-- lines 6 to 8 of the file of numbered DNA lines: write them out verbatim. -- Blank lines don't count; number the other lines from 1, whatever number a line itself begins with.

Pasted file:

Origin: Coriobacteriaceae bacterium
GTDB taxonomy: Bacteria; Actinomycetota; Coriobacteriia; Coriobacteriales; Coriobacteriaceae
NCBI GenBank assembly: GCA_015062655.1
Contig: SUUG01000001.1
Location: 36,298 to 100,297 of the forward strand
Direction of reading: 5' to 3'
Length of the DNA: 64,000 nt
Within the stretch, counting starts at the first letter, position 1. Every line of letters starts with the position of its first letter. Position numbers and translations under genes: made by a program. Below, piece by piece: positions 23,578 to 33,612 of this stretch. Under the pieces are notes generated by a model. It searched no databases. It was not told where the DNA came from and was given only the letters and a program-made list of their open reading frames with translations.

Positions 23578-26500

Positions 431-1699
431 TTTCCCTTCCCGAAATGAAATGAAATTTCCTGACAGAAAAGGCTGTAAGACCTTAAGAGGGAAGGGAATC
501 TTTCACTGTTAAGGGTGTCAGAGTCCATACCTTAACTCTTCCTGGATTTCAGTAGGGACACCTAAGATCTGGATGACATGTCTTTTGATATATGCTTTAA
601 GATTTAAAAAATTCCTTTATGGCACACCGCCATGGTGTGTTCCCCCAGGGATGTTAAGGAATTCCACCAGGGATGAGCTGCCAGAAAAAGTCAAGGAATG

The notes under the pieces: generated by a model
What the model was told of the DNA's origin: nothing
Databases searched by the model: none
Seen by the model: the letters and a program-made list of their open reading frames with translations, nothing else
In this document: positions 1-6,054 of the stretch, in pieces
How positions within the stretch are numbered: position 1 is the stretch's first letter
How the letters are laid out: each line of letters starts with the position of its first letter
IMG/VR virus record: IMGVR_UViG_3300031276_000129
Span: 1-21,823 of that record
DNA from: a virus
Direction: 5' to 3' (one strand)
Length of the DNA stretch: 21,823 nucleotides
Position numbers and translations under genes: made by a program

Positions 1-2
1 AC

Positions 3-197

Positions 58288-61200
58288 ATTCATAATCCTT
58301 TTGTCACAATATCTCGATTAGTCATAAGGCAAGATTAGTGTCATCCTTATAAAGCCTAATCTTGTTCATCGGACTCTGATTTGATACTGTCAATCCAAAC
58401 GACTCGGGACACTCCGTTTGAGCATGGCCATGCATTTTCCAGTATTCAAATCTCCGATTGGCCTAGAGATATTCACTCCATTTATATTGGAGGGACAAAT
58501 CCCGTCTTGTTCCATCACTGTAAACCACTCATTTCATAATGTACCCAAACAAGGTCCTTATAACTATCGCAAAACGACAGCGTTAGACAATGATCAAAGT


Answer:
Direction of reading: 5' to 3'
Length of the DNA: 64,000 nt
Within the stretch, counting starts at the first letter, position 1. Every line of letters starts with the position of its first letter. Position numbers and translations under genes: made by a program. Below, piece by piece: positions 23,578 to 33,612 of this stretch. Under the pieces are notes generated by a model. It searched no databases. It was not told where the DNA came from and was given only the letters and a program-made list of their open reading frames with translations.